Indiana Tech is accredited by the Higher Learning Commission, while the mechanical and electrical engineering programs are also accredited by the Accreditation Board for Engineering and Technology (ABET), and its business programs by the International Assembly for Collegiate Business Education [1] (IACBE).

The university is approved and officially recognized by the U.S. Office of Education and the U.S. State Department and is approved by the State Approval Agency for the enrollment of veterans and eligible persons. Additionally, the university is a member of the Council for Adult and Experiential Learning (CAEL) and adheres to its policies and practices.

Athletics[edit]

Athletics logo

The athletic teams for Indiana Tech are known as the Warriors, their colors are orange and black with white accent. The university currently is a member of the Wolverine-Hoosier Athletic Conference in the National Association of Intercollegiate Athletics and offers 21 intercollegiate athletic programs:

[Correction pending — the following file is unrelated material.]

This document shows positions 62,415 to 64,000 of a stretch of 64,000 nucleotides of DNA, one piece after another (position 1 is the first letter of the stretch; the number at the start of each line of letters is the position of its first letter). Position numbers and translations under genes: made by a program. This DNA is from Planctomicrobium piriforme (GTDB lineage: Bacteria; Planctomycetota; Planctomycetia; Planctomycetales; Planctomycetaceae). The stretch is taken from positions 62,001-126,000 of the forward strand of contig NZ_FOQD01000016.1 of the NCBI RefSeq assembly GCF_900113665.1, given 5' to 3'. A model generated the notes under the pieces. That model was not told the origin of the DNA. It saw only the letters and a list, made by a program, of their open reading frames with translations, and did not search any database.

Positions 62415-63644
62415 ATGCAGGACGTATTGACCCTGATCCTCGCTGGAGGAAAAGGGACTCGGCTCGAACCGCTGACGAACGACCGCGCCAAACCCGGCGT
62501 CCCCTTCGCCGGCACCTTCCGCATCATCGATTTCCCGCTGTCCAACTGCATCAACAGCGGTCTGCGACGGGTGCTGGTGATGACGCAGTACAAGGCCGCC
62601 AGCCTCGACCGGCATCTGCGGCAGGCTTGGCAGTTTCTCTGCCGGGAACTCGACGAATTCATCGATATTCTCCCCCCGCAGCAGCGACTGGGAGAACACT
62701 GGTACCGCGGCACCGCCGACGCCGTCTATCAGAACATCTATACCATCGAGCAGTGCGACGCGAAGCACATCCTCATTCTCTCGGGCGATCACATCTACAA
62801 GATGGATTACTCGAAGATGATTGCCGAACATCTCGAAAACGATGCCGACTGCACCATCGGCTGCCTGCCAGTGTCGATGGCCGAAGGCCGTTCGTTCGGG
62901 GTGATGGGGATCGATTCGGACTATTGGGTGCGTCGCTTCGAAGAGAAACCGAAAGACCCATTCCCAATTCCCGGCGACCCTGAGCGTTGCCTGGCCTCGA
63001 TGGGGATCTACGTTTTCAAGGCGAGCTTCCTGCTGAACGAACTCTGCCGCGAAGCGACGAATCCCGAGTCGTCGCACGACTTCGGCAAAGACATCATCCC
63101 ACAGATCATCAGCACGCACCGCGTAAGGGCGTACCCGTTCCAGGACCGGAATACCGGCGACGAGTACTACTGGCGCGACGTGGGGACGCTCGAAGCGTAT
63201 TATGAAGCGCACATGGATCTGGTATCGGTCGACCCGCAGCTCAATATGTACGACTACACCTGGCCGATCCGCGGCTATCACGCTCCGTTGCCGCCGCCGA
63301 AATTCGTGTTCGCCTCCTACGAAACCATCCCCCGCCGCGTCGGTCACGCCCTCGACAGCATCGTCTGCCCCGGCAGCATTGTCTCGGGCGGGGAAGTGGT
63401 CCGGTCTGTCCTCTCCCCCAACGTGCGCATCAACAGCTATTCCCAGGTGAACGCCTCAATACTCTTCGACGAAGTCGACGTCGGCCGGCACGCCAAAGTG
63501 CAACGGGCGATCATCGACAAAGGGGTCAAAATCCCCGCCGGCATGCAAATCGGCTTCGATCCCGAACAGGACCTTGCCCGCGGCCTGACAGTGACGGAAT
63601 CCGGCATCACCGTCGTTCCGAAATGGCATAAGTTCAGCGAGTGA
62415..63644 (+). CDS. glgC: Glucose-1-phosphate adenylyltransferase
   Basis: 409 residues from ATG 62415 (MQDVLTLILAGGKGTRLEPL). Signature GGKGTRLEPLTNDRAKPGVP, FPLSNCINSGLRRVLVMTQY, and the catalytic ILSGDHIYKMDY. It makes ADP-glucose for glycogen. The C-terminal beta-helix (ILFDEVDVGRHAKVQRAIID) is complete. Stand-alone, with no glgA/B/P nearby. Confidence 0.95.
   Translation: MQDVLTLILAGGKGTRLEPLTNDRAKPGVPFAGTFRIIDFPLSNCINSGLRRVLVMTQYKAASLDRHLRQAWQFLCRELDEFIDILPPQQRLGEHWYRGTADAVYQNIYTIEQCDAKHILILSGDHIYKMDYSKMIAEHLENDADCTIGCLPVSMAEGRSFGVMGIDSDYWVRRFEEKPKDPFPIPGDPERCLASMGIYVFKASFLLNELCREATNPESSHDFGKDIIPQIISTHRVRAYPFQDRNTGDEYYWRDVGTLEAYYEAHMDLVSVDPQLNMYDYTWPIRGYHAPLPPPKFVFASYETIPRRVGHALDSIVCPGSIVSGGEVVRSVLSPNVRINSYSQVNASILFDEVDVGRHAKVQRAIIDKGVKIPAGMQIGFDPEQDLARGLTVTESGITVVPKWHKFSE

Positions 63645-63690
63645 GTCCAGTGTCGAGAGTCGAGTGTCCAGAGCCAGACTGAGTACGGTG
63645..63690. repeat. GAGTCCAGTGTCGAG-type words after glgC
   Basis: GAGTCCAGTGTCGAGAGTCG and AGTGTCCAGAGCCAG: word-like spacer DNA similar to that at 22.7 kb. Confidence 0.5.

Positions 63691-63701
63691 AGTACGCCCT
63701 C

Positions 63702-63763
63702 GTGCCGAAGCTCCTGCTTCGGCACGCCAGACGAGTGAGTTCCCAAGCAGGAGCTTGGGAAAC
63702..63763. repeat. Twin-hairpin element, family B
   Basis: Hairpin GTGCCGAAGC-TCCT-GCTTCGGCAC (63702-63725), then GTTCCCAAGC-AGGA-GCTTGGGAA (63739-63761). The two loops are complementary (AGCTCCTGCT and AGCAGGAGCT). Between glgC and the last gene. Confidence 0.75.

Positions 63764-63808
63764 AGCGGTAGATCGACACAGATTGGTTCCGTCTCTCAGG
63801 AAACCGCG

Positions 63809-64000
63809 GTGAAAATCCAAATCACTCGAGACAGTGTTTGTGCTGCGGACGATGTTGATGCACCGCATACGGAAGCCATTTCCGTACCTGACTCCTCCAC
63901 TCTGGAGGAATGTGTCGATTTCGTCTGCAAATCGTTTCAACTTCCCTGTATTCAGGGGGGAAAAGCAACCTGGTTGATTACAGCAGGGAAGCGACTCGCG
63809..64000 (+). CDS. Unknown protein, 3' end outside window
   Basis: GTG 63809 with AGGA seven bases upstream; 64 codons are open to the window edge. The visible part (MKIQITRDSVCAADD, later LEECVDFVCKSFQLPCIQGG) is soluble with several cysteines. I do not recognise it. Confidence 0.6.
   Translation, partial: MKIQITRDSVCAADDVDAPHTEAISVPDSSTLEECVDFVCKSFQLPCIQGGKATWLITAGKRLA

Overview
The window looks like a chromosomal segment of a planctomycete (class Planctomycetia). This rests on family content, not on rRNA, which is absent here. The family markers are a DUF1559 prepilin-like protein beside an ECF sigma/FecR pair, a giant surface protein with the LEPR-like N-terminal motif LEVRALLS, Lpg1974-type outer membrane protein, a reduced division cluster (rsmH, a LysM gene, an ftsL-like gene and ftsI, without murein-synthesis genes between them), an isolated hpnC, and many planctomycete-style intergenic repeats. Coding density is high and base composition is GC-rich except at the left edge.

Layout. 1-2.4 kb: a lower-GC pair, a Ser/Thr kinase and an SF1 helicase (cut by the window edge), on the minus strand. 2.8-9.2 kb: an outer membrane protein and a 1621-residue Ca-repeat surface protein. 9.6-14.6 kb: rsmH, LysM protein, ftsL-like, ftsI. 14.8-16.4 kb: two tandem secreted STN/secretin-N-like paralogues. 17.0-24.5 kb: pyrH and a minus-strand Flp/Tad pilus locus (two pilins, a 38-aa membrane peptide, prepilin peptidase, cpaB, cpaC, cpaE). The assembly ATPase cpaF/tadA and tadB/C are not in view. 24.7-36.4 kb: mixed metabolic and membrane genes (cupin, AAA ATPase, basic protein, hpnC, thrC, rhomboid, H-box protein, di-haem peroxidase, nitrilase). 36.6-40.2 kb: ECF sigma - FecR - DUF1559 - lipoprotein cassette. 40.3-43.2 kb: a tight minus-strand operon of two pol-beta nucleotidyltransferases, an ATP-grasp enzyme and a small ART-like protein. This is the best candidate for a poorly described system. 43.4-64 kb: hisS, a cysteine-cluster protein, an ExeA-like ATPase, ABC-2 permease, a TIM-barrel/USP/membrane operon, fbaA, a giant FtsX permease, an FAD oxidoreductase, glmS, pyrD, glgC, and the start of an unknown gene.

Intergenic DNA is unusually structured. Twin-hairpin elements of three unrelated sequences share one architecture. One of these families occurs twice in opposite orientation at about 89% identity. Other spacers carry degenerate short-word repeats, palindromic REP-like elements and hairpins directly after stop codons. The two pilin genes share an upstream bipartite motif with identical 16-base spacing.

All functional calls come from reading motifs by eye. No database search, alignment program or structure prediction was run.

Indiana Tech added men's and women's lacrosse programs in 2009 and competed as independent teams against NCAA Division III and MCLA teams until the WHAC began sponsorship of the sport in 2012.[2] In the fall of 2009, the university added a student-run sports broadcasting network. The Indiana Tech Sports Network provides access to live play-by-play action via the internet. In 2011, Josh Judy became the first ever baseball player reach the major leagues after being drafted out of Indiana Tech. Judy was selected in the 34th round (1034th overall) of the 2007 MLB Draft.[3] He was the 2nd player ever drafted out of Indiana Tech, the first being Jesse Hoover,[4] who was selected in the 5th round (159th overall) in the 2004 MLB Draft, and Brandon Alger was drafted in the 26th round of the 2012 MLB Draft.[5]